A good date to be more concerned about your oral-health, teeth and the onset or ongoing advancement of gum disease is today's date . So start caring more for your gums with a minimum of 2 or 3 daily brushings and flossing, and very importantly regular visits to a dental hygienist for a complete cleaning. It's best to schedule that every 3 months. In addition, we suggest you ask your dental hygienist for a very effective laser therapy treatment. That's assuming she has laser equipment and laser certification, which not all dentists have.
Greater than 3 out of 4 Americans over age-35 have some form of gum disease, early stage or more advanced cases. In its early stages, the gums might swell and easily bleed. At its worst stage you might start losing teeth. The bottom line? If you want to keep your teeth, you must also take very good care of your gums.
The mouth is a busy bacterial breeding ground, with millions of bacteria constantly on the move. While some bacteria are harmless, others can attack the teeth and gums.
Harmful bacteria are contained in a colorless sticky film called plaque, which is the basic cause of the start of gum disease. If not removed, plaque builds up on the teeth and ultimately irritates the gums and causes bleeding. Left unchecked, bone and connective tissue are destroyed, and teeth often become loose and may have to be removed, or even fall out of your mouth!
A survey of 1,000 people age-35 plus done by Harris Polls reveals a surprisingly high 60-percent of US adults surveyed knew little, if anything, about gum disease, its symptoms, available treatment and most importantly consequences of having gum-disease, and 40-percent do not visit a dentist regularly.
However, gum disease is the leading cause of tooth loss in adults. A US Surgeon General's report has labeled Americans' poor oral health as a silent epidemic and asked for nationwide work to improve oral health.
The good news is that in most people gum disease is preventable. Attention to everyday oral hygiene (brushing and flossing), coupled with professional cleaning twice a year, could be all that's needed to prevent gum disease and actually reverse the early stage and help you keep your teeth for a lifetime.
Exactly What is Gum Disease?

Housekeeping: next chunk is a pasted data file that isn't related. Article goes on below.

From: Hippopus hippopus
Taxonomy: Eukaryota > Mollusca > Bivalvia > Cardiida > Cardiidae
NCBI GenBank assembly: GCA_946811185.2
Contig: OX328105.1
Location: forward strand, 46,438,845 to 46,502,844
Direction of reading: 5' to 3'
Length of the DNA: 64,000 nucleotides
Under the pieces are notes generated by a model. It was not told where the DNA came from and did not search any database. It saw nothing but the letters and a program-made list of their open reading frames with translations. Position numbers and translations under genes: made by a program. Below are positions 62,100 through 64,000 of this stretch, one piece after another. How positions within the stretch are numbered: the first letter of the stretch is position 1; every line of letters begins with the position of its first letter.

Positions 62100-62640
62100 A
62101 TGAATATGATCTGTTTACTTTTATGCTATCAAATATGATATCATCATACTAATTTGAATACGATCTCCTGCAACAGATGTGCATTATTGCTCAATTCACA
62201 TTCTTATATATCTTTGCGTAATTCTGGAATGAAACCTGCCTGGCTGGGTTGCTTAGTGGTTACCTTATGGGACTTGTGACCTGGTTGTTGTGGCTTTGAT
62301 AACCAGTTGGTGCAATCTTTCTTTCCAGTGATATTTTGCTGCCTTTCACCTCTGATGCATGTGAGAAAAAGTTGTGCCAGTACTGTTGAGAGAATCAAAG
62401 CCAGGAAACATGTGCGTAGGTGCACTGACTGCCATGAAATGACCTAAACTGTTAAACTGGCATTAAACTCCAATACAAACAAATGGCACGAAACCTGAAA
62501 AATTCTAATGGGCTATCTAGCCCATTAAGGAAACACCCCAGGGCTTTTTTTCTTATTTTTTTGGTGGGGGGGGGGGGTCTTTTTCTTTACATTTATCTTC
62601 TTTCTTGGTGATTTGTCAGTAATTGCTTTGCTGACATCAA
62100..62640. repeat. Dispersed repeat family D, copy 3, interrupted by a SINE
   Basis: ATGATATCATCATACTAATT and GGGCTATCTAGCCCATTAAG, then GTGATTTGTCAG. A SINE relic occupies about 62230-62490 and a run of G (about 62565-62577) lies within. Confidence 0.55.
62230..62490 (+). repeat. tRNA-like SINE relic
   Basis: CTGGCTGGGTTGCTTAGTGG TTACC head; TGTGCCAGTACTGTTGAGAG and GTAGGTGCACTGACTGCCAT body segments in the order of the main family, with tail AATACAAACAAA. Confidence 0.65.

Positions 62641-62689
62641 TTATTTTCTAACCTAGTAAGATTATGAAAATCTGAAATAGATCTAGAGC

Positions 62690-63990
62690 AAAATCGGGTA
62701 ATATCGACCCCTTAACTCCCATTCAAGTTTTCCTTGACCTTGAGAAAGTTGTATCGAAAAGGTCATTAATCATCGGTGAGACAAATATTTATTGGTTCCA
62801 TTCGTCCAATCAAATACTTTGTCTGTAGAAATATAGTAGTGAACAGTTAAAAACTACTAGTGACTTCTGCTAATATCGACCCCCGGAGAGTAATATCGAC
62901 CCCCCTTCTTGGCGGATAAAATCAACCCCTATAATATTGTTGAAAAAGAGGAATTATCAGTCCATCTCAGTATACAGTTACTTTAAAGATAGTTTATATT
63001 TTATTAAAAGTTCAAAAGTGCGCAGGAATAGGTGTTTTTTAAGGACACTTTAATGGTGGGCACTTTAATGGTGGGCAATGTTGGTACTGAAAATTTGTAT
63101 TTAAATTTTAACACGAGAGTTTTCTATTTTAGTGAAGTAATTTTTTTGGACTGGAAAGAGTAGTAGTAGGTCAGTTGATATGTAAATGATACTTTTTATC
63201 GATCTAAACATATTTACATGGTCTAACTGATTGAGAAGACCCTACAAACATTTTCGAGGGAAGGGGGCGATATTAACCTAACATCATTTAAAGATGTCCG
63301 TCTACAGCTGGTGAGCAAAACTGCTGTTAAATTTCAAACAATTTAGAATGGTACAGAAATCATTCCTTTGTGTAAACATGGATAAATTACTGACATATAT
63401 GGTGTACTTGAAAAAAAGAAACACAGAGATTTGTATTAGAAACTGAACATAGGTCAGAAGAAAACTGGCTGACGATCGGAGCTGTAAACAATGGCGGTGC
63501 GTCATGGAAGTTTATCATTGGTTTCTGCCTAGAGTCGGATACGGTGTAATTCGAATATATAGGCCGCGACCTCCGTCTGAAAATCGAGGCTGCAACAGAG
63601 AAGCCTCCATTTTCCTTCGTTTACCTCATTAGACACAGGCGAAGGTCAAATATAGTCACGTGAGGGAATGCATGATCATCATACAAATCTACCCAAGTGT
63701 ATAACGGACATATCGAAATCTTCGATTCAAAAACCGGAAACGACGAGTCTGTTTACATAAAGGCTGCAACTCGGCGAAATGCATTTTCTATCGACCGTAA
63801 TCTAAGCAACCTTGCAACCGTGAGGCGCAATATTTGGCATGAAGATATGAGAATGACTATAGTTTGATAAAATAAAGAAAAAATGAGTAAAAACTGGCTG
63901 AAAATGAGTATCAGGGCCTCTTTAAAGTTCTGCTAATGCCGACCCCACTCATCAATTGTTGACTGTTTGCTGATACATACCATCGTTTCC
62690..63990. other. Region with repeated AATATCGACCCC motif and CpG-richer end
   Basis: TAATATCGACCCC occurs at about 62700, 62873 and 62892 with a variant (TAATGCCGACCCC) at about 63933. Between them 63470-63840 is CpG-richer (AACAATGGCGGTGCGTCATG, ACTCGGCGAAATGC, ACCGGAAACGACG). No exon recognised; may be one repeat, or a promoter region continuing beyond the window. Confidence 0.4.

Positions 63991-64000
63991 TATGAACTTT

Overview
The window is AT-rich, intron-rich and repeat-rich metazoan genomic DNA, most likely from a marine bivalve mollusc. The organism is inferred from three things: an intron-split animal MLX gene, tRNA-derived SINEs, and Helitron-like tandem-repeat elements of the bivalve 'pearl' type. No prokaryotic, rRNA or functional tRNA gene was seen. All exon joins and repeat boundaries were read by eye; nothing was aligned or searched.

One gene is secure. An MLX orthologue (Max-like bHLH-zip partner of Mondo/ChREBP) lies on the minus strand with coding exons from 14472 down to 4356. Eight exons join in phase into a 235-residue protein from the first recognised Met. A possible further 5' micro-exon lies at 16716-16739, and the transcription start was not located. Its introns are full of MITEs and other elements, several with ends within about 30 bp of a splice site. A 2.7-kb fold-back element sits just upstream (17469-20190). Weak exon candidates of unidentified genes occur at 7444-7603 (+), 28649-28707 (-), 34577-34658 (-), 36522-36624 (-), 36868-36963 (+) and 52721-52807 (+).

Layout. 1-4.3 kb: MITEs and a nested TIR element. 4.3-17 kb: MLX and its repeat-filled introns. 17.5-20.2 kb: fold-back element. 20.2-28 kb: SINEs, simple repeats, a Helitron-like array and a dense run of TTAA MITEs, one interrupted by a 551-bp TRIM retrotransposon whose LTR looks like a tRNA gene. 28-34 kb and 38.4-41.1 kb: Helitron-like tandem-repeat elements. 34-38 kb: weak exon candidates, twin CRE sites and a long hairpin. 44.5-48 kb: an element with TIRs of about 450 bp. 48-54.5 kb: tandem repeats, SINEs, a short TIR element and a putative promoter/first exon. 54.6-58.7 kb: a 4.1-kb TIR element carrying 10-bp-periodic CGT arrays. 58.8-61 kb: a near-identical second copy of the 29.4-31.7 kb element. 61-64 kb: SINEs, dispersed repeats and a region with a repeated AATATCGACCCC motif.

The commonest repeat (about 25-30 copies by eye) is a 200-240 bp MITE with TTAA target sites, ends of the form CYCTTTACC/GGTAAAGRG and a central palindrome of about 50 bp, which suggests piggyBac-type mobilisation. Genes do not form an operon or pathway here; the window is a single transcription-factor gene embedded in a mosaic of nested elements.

In the broadest sense, the term gum disease or periodontal disease describes bacterial growth and production of factors that gradually destroy the tissue surrounding and supporting the teeth. "Periodontal" means "around the tooth."
Gum disease begins with plaque, which is always forming on your teeth, without you even knowing it. When it accumulates to excessive levels, it can harden into a substance called tartar in as little as 24-hours. Tartar is so tightly bound to teeth that it can be removed only by a professional cleaning.
Gingivitis and periodontitis are the two main stages of gum disease. Each stage is characterized by what a dentist sees and feels in your mouth, and by what's happening under your gum line. Although gingivitis usually precedes periodontitis, it's important to know that not all gingivitis progresses to periodontitis.
In the early stage of gingivitis, the gums can become red and swollen and bleed easily, often during tooth brushing. Bleeding, although not always a symptom of gingivitis, is a signal that your mouth is unhealthy and needs attention. The gums may be irritated, but the teeth are still firmly planted in their sockets. No bone or other tissue damage has occurred at this stage. Although dental disease in America remains a serious public health concern, recent developments indicate that the situation is far from hopeless.
A dental officer in the FDA's dermatologic and dental drug products division, says that because people seem to be paying more attention to oral hygiene as part of personal grooming, the payoff is "a decline in gingivitis over recent years." Hyman adds that "gingivitis can be reversed in nearly all cases when proper plaque control is practiced," consisting, in part, of daily brushing and flossing. Click for Health Tip of the Day
When gingivitis is left untreated, it can advance to periodontitis. At this later-stage, the inner layer of the gum and bone recede from the teeth and form pockets. The pockets between teeth and gums may collect debris and can become infected. The body's immune system fights the bacteria as the plaque spreads and grows below the gum line. Bacterial toxins and the body's enzymes fighting the infection actually start to break down the bone and connective tissue that hold teeth in place. As the disease progresses, the pockets deepen and more gum tissue and bone are destroyed.
At this point, because there is no longer an anchor for the teeth, they become progressively looser, and the ultimate outcome is tooth loss.
In addition, several new oral-health products have been approved by the FDA to diagnose and treat gum disease, and even regenerate lost bone. These new gum-disease products can nicely supplement your professional dental care. Its dental marketing strategies to help dental practices recruit new patients, retain current patients, and reactivate inactive patients.
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